Don't Wait for a Principal Reduction on Your Home
But one of the biggest obstacles is concern over unintended consequences. If it becomes clear that part of the debt can be forgiven, more homeowners may fall behind intentionally to qualify, making the overall problem bigger than it was.
Also, opponents charge that principal reduction amounts to a "free lunch" that rewards deadbeats. Forgiveness can be seen as unfair to homeowners who keep up with payments, unfair to investors in mortgage securities, unfair to lenders' stockholders. It also can be seen as unfair to taxpayers, as the lenders have shown they won't go along with principal reduction without generous tax-supported financial incentives.
Bottom line: Principal reduction is not a new idea, and it hasn't become widespread for many reasons. Some lenders will reduce debts in some cases, and the underwater homeowner has nothing to lose by broaching the subject with the loan servicing company. But if the answer is no, don't hold your breath waiting for an industry or government program to bail you out.
Existing programs, like the government's Home Affordable Modification Program (HAMP), generally focus on making monthly payments more affordable, in many cases by reducing the interest rate. That makes the burden easier to bear but leaves the borrower underwater.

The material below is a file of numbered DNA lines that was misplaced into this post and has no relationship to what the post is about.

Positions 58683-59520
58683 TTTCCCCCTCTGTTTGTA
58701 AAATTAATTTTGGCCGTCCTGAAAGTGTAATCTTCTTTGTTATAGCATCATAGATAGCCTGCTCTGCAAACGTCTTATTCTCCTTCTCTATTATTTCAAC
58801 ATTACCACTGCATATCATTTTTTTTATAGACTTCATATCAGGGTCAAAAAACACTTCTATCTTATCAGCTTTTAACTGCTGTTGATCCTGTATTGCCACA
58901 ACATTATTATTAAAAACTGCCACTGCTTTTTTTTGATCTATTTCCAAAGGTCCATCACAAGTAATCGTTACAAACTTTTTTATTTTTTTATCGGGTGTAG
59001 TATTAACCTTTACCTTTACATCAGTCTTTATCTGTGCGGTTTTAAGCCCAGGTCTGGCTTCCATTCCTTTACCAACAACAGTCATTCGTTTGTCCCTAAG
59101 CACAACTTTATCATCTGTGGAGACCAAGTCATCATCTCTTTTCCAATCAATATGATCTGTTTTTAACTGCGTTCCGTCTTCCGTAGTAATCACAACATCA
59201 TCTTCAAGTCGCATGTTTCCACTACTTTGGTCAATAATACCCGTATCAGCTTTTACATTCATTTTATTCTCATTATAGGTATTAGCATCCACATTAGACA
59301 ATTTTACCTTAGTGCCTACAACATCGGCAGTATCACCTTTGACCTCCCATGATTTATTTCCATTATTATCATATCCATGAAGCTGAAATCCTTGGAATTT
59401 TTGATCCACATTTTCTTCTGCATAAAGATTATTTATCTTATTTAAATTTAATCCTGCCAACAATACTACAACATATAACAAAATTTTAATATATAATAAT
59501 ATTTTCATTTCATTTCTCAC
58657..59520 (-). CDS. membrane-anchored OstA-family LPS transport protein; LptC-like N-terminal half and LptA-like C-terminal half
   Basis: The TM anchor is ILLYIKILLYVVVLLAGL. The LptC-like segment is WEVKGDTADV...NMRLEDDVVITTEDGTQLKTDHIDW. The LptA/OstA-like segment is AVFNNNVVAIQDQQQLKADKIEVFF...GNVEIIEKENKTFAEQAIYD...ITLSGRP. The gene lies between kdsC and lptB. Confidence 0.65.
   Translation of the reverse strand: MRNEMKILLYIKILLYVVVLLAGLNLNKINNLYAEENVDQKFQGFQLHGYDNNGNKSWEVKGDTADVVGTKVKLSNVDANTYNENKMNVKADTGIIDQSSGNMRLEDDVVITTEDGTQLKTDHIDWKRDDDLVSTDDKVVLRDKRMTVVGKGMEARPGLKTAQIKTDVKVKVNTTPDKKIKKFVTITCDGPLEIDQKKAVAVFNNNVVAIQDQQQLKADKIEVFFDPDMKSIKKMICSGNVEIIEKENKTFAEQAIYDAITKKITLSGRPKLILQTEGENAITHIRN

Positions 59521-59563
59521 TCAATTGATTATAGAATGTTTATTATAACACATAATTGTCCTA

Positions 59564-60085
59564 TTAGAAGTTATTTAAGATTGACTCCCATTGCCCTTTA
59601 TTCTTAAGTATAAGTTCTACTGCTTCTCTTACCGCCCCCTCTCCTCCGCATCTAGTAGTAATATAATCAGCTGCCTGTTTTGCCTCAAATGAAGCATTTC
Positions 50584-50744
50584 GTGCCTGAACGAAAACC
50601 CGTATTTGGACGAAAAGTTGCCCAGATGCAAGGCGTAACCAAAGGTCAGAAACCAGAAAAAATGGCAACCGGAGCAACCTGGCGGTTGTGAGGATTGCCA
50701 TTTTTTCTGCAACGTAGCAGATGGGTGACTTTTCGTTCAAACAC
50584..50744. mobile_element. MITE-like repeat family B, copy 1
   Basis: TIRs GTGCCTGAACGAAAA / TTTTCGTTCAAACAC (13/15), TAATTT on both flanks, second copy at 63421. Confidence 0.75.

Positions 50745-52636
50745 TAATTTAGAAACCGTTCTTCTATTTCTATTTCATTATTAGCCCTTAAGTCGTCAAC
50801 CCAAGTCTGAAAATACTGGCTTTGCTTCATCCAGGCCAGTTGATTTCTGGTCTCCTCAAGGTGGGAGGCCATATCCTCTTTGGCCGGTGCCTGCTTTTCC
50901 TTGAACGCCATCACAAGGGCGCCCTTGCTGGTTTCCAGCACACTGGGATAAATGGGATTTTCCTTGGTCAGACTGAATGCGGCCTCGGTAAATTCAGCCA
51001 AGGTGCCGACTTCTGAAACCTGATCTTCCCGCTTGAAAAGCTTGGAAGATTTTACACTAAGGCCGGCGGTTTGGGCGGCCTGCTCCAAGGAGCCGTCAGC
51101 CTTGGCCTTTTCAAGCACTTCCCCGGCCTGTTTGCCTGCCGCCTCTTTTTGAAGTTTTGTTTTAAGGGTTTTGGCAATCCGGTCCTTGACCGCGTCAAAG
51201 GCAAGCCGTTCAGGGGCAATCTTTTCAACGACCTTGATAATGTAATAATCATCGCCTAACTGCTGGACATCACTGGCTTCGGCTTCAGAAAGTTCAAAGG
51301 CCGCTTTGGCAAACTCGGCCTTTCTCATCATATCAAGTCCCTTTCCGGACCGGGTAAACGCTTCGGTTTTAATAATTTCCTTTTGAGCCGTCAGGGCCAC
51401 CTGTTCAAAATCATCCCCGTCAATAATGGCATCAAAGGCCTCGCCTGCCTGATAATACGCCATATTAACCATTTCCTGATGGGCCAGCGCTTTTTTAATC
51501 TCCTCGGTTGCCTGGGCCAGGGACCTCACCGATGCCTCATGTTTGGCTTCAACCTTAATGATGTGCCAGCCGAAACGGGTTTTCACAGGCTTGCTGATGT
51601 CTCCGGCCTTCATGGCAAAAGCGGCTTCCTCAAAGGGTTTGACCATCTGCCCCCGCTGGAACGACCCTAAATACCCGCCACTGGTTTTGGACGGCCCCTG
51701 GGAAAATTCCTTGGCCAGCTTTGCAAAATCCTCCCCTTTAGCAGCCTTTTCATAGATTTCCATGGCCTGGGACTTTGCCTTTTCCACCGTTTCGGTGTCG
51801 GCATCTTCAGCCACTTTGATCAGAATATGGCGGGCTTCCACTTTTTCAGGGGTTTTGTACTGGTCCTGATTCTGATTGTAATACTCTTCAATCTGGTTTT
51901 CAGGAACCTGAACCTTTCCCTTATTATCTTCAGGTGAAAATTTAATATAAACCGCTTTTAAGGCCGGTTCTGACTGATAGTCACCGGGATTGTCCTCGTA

Most underwater homeowners therefore have only three choices. You can keep making payments in hopes that the housing market will rebound, driving your home's value back up. You can accept the fact that your home is a money-losing investment, but keep paying because it's where you want to live. Or you can stop making payments and let the lender take the property back, recognizing you'll have to rent for a number of years while striving to rebuild your credit.
In most cases, it's probably best to choose an option sooner rather than later, getting the crisis behind you as soon as possible. Waiting for a bailout is betting on a long-shot.